Sunday 18th November 2018
Whilst doing some market and feature research I came across the app Worldpackers. This app is such a brilliant idea and a very similar idea to mine, it shows that you don’t need to have money, you can use your skills and exchange them for accommodation.
I’m going to take some aspects of this app and break it apart and see what I like about the app and what I don’t like.
I really like the onboarding feature to this app. Some apps are too quick to get you to skip ahead and not tell you how the app works. One of the main reasons I like this way of displaying the features is because it is so simple and user-friendly that you almost want to see them all without hitting the skip button.
Also the fact that the app forces you to make an account, either with an email address or your Facebook account means they will be able to show you more relevant information. By using Facebook as a login method it reduces friction by saving you time creating a new account which is something I’d like to take on board for my app.
The sign-up process is just your standard simple form process that most sign-up forms integrate. This is just used to capture the important initial information in order to set up an account, after that, they’ll go through the setup process and give more detailed information.
The one thing that I feel lets these screens down is the third one. It doesn’t have the same styling in terms of headings and positioning as the previous two. This may seem like a small detail but it’s something I’ve noticed and wouldn’t be too hard to fix by using a style guide.
The setup page for Worldpackers is extremely clever and something that is so applicable to my app. Users would create an account and after that be presented with this 5 step process to tailor the account more to them. Doing this would allow them to show the user more accurate results and things that were relevant to them.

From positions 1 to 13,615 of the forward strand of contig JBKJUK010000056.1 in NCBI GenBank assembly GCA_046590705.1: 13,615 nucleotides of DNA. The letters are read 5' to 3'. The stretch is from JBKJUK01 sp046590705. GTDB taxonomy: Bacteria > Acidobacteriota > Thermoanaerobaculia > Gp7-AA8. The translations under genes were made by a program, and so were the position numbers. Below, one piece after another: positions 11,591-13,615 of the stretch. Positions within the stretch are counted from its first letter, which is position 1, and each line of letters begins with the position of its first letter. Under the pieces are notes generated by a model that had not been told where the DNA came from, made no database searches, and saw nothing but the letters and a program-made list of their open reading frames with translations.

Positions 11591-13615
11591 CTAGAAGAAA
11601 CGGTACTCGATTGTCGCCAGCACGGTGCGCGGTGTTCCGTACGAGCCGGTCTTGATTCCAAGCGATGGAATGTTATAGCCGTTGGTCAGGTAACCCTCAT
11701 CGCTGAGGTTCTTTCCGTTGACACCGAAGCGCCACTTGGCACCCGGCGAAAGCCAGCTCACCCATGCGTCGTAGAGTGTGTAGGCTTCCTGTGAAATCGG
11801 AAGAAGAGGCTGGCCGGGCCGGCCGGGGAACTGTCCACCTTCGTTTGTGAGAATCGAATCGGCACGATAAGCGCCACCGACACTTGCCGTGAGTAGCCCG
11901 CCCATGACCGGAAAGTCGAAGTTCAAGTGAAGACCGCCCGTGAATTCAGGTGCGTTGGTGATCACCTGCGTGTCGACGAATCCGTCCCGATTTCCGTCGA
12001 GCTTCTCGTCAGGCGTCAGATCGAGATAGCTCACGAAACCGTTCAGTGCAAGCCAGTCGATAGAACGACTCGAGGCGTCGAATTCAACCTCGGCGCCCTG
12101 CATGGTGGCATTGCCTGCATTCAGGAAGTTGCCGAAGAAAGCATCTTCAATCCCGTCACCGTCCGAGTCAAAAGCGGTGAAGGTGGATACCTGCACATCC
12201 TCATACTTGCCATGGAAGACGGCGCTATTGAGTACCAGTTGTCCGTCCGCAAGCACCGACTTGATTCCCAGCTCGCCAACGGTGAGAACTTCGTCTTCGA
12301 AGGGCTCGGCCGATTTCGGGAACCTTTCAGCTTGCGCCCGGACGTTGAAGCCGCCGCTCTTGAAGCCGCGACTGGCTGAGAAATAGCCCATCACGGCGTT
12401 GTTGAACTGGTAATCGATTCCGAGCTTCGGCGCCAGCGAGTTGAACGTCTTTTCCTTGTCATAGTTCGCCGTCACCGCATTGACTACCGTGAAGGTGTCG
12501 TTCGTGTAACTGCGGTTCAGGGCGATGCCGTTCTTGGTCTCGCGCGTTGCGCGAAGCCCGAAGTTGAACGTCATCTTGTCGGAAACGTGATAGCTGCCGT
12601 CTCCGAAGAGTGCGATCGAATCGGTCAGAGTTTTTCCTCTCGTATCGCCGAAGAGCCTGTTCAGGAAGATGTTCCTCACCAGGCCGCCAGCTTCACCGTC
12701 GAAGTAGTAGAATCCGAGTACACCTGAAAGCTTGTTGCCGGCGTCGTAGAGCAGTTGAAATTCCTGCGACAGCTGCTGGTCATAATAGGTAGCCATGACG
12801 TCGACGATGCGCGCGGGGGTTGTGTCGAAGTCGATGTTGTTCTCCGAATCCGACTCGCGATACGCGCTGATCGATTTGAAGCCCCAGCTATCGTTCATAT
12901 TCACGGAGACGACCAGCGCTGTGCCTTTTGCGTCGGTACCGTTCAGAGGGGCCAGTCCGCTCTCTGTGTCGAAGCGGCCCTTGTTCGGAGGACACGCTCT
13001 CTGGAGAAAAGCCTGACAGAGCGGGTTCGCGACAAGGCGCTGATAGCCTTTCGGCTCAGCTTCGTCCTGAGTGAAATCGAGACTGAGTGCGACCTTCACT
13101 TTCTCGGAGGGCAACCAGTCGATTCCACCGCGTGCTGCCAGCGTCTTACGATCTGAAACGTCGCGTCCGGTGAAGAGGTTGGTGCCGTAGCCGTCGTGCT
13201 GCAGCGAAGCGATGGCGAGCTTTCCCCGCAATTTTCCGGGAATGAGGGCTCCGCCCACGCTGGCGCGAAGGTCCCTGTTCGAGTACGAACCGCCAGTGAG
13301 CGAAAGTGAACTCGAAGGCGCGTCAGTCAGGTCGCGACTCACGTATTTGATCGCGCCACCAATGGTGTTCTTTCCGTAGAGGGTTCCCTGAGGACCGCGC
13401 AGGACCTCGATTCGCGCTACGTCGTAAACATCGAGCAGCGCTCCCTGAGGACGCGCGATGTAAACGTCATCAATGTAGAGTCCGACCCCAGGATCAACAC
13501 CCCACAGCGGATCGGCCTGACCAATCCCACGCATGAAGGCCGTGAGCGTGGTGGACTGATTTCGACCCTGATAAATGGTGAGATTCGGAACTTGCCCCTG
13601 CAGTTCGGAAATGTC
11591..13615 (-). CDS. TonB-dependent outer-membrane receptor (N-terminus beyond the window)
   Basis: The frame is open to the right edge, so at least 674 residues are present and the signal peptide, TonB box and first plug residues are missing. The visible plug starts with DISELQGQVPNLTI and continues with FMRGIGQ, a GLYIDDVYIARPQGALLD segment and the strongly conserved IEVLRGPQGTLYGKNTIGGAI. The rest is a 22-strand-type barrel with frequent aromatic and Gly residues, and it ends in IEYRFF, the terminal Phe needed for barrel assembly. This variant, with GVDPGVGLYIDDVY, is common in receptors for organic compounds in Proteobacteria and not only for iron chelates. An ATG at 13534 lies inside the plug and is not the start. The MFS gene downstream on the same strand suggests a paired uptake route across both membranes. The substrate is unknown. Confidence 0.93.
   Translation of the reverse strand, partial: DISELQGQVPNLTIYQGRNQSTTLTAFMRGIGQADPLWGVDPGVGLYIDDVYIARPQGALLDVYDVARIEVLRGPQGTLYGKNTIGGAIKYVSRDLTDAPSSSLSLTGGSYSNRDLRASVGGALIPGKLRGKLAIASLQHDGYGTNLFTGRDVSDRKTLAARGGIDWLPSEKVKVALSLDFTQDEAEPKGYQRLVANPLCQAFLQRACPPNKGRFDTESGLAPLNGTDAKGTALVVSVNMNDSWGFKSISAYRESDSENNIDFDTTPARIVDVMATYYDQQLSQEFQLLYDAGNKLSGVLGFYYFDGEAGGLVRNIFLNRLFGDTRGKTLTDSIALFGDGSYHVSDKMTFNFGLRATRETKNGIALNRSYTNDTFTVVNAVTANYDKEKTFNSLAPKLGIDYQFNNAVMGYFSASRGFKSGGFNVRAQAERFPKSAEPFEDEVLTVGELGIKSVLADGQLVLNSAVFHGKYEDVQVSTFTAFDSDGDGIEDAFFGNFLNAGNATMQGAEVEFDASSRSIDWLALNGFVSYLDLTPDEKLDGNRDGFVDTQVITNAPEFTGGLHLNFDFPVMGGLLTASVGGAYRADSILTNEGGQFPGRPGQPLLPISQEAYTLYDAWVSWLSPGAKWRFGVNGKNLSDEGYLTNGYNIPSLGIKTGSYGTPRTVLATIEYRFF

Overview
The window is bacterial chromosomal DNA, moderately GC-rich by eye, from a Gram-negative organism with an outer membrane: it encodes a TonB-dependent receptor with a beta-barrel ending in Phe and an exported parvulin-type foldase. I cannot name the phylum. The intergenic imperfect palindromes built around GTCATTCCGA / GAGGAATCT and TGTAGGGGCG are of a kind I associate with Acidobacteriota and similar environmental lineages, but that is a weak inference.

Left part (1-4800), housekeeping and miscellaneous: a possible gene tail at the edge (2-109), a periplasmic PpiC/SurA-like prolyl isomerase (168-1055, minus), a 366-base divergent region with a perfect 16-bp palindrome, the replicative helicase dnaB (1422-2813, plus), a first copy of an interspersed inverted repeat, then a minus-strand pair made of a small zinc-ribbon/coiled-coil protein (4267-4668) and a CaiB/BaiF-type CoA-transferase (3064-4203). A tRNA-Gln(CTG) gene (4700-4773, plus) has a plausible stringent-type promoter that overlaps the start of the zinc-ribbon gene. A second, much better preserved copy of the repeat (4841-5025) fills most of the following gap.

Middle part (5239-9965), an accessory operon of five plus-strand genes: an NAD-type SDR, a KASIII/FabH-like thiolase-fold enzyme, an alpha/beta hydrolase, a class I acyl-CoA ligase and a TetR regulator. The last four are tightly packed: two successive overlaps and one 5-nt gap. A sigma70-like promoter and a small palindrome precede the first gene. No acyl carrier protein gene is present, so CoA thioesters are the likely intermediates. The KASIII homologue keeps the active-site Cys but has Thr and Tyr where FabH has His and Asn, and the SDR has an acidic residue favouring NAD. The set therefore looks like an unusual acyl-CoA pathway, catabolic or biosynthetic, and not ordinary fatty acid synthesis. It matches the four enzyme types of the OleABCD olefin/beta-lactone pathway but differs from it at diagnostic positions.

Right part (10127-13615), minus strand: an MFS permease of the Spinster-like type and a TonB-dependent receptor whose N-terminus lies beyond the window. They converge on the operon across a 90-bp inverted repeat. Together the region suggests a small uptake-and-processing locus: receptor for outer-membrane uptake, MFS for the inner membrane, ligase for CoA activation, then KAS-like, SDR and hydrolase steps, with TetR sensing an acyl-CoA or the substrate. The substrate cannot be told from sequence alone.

However some of the screens, for example, the first and the last screen have different styling it would seem. This to me just makes the app feel unfinished or that this process wasn’t given too much thought in the styling, but all in all it was a great idea.
A setup process I think is a must for Go Give, as it means they can easily see what they can volunteer for or do, and be shown results relevant to the options they have put in. I will also need to think about how this can be tweaked so users can discover new opportunities and not just be stuck in a loop of the same charities.
Also, think about if this process will be compulsory or will you be able to skip it and just get a broad range of results. As well as that think about if the results from the setup process will only be reflected in certain pages and you’ll still be able to explore other things.
I had already thought about having some sort of community section build into Go Give, but I’m unsure whether it will work as an individual chart community or one big massive community.
I want Go Give to be a community based around a charity or an interest, that way it doesn’t seem like a closed group that you need an invite to be
The final aspect I want to look at is the individual opportunity page itself. This is a really good and thought out idea which I haven’t really seen before. Essentially the idea behind it is this page has clear, straight to the point information of what they expect from you, and what you get in return. It shows these by using icons and big graphics to capture your attention.
It also has very little text, and what text is there is to the point and lets you know exactly what the need.
If I was doing something similar I would think about including more information on that page, purely because you need to have some sort of mission statement from the charity, which will get you invested in the cause.
One gripe about the discover page, as it is an app used globally there is a lot of posts in the site in different languages. I think it would be so simple and easy to integrate a simple translator plugin that translates all the adds into the language of the user that is reading the ad. As they will miss out on some opportunities because of the language barrier.
All in all, I think this is a great app and a very clever thought out idea. The creators of this app also have a similar outlook to me in terms of this cashless helping. Which I think is a very good community builder as you can see from the app and the people using it.